Well, hello. This is Dominick Freeman and I feel happy that I can write the first blog for HSC. Well today Iwas a bit nervous, feeling like a computer illiterate once again. I never knew what on earth HTML was all about. My co-worker William Chung and I didn’t know what to do until he found a site that made HTML a bit easier for us. We moved as fast as a snail but we made it through and we have accomplished our first step to our new webpage. (hehe)

I felt an accomplishment by learning the basics but there are other things that made me feel a bit sad.Alex Gilliam, our boss, took us around the corner to see a wall. It was a ugly-stained wall that surrounds the handball and basketball court. The wall was stained with many shades of red and it made me scared because it shows neglect. Even though it was left to peel, the kids still play in the court. They play handball and they still have time enjoying themselves.I looked at them play and I was saying to myself that these kids would like to see something done to the wall. I would like to see something creative done to that wall like a mural that would make it more appealing to the community. If it works out in the end, Chinatown would look much more beautiful and I want to see it glow when I’m walking on the street.

Well anyways, I love to have my first blog posted and I would do some more construction work on the webpage. Now only if I had a manual….

Friday, July 01, 2005

Heh, hey. My name is William, and this is my first web blog entry at the Hester Street Collaborative. Woot-woot.

This is my second day working with the collaborative. The first day was a real nervous one. Another intern and I had to setup the exhibit that displayed what they did with kids from PS 134 and MS 131. We put up photos of the kids working and learning from the guest speakers. I was impressed and surprised to see the work the kids had done. Especially the job they did with the flower garden.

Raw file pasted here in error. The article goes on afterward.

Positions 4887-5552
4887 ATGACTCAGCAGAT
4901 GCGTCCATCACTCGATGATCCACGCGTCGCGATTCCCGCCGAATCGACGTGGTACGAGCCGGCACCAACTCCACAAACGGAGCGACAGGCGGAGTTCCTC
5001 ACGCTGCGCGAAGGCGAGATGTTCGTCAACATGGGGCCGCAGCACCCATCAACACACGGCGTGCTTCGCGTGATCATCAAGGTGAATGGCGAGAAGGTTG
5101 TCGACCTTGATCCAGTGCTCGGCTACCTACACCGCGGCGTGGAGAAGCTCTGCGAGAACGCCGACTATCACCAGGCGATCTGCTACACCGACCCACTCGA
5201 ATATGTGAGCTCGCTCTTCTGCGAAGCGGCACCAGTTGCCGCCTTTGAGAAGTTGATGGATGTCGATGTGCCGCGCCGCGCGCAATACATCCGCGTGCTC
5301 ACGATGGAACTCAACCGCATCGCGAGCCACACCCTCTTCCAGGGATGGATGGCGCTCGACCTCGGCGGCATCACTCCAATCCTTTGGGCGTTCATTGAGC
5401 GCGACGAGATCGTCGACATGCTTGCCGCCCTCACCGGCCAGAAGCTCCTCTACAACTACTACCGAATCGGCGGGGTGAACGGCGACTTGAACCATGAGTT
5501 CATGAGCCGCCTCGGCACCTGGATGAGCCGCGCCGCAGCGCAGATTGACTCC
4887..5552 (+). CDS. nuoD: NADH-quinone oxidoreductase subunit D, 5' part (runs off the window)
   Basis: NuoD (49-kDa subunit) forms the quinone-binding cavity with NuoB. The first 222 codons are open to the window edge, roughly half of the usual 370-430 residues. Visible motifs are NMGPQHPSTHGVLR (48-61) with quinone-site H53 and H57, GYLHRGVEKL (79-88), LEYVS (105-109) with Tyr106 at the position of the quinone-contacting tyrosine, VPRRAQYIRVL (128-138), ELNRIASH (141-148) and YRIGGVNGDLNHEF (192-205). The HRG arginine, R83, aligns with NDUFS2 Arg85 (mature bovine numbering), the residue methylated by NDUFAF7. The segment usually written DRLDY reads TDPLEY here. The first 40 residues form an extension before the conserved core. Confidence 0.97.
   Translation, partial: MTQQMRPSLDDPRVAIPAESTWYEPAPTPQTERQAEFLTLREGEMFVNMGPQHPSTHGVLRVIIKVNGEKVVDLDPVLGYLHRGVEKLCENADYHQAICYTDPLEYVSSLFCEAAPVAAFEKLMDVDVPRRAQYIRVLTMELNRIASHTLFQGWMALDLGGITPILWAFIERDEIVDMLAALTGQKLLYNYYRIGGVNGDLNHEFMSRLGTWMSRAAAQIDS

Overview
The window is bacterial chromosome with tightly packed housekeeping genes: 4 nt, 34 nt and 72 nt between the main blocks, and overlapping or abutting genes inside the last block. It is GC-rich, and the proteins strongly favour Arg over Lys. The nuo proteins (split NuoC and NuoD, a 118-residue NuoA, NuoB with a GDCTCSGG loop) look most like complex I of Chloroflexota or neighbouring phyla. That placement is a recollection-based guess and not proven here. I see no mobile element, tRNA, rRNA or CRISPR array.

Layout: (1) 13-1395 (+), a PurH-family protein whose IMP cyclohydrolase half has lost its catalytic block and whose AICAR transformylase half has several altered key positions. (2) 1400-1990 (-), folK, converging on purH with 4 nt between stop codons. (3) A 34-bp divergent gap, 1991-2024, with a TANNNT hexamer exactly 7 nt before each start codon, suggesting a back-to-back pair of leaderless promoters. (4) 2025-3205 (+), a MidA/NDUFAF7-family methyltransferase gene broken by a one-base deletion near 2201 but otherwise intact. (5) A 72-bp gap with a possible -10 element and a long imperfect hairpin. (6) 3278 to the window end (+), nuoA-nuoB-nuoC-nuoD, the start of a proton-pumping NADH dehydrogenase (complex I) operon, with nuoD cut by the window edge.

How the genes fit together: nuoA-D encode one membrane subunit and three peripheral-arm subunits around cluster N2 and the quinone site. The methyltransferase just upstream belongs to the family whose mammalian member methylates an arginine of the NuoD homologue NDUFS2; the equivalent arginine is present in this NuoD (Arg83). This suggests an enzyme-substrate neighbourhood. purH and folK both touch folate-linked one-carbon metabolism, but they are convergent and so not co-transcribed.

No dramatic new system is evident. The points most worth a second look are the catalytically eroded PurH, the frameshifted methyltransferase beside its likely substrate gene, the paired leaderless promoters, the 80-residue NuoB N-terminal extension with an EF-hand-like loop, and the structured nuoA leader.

Anyways, my second day went well too. I came in too early, cause Anne wasn't here yet. But, another person put me to work. I was like, "Oh man, another boss. Act cool." He name is Alex. He seems alright. Very impressed with his education in carpenting.

Alex gave me a little assignment to pick fifthteen photos that could be postcard worthy. They had to represent what we do here, and look good. Was it a test of my abilties? Nah. I tried to see it as a musuem report. I walked around the basement looking at the images, and writing my analysis. I went to the computer to print out the photos for my presentation. I was all nervous, but Alex said I did alright. I basically said why some images I choose I thought were powerful, and others were fun to have as postcards. Man, I wish I had one night just to write an essay, and be all student like. Wait. What am I saying? I'm out of high school. Why am I still thinking school-ish?

I really like the mural photo (the one displayed). I remember it when it still looked nice. It's suppose to show the endurence of the Chinese immigrants. Now the wall is covered with graffitti. Dang youths who don't appreciate art. I believe it is important that the postcards show what the neighborhood needs fxing, as well as the improvements. Hopefully it can delieve a message to others.

What time is it? I hope my shift is almost over. Ha ha, just kidding. I like it here.